On Friday night a rather horrific plane crash left 18 people dead and many others injured. The Air India flight had overshot the runway while trying to land at Kozhikode International Airport and broken into two pieces.
Reportedly, the pilot had aborted two landing attempts due to tailwind and had circled the airport several times before the final ill-fated landing. According to Arvind Singh, the Chairman of the Airport Authority of India, the plane could not land at the intended runway. "Then landing was tried on another runway where the mishap happened," he said.
Later in the day, the Calicut Airport took to Twitter stating that they were now operational again. However, the dangers associated with the runway itself remains a concern. Kozhikode International Airport has the state's only tabletop runway. Across India, there are only five such runways, and many experts agree that they pose challenge to pilots and does not leave much room for error.
What is a tabletop runway?
Built on hilly or uneven terrain, a tabletop runway resembles a plateau of sorts. They are built by levelling a hill and so, there are steep drops on one of both sides.
Why are they dangerous?
Essentially, a tabletop runway requires extreme precision while landing a flight. If there is a cliff at the end of the runway, the pilot is required to stop the plane at the correct distance, lest it fall. With heavy rains however, the massive vehicle can slip. Additionally, such runways can often create an optical illusion that it appears to be nearer than it actually is.
Civil aviation safety expert, Captain Mohan Ranganathan had been quoted by NDTV as saying that the runway Calicut has a steep downslope and no safety area. When one combines this with tailwind and the slick conditions created by rainwater, it becomes even more dangerous.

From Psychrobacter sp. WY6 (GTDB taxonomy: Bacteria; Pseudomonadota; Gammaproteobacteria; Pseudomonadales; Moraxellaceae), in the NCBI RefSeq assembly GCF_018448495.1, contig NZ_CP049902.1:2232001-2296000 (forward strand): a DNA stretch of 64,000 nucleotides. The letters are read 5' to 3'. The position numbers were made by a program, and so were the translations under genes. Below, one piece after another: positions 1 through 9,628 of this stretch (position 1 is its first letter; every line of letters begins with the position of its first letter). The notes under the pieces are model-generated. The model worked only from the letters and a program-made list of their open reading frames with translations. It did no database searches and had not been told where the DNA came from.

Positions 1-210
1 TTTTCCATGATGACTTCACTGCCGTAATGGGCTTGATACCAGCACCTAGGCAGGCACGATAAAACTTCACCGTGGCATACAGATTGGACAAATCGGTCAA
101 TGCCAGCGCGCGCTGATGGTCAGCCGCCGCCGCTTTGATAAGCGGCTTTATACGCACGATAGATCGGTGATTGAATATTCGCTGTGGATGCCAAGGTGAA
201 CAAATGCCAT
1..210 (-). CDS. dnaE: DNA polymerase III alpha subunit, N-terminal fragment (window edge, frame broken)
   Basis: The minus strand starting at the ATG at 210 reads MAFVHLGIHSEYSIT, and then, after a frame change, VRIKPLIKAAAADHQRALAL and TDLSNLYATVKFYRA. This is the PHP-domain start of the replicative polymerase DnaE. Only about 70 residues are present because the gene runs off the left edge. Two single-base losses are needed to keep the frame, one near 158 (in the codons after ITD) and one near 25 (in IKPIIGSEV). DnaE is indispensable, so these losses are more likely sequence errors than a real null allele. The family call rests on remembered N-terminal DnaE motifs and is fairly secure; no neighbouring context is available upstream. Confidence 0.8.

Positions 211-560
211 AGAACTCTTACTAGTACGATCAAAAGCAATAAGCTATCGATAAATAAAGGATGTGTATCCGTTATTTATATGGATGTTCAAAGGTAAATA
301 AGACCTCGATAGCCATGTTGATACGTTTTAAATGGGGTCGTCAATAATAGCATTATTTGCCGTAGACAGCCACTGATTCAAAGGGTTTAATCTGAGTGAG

In 2011, Ranganathan had warned that flights landing on runway 10 in tailwind conditions in rain at the Kozhikode airport endangered the lives of people onboard those flights. With tailwind conditions, the descent of an aircraft at the time of landing might be affected.
Are there other tabletop airports that have similar issues?
There are four other airports with tabletop runways that are under the Airport Authority of India. The others are at Mangalore in Karnataka, Pakyong in Sikkim and Shimla and Kullu in Himachal Pradesh. Lengpui Airport in Mizoram also has a tabletop runway and is operated by the state government.
In May 2010, another Dubai Air India Express flight, travelling to Mangalore had overshot the runway and fallen into a gorge. The plane had exploded after catching fire, killing more than 160 people. Eight passengers had survived the horrific crash. Here too, it had been a tabletop runway that was being used.
Apart from this, the two year old Pakyong airport close to Gangtok is notable. Spread over 201 acres, this is something of an architectural marvel. At a height of 4646 ft, it is one of the five highest airports in India.
The airport has a 1.75 km runway with a width of 30 metre. It has a 116-metre-long taxiway connecting it to an apron measuring 106 metre by 76 metre that can simultaneously accommodate two ATR-72 aircraft.
But the airport faces problems due to low visibility owing to poor weather conditions, being originally planned and designed as a Visual flight rule (VFR) Airport. At present there are no commercial passenger flights travelling to the airport. Technical aspects have also been hampering flight operations. The issues include a lack of Instrumental Landing System, radar and adequate runway area. Currently, the runway is only two-kilometres long and 80 metre wide as against the minimum mandated 150 metre. Presently, aircraft land and take off as per visual flight rules.
(with inputs from agencies)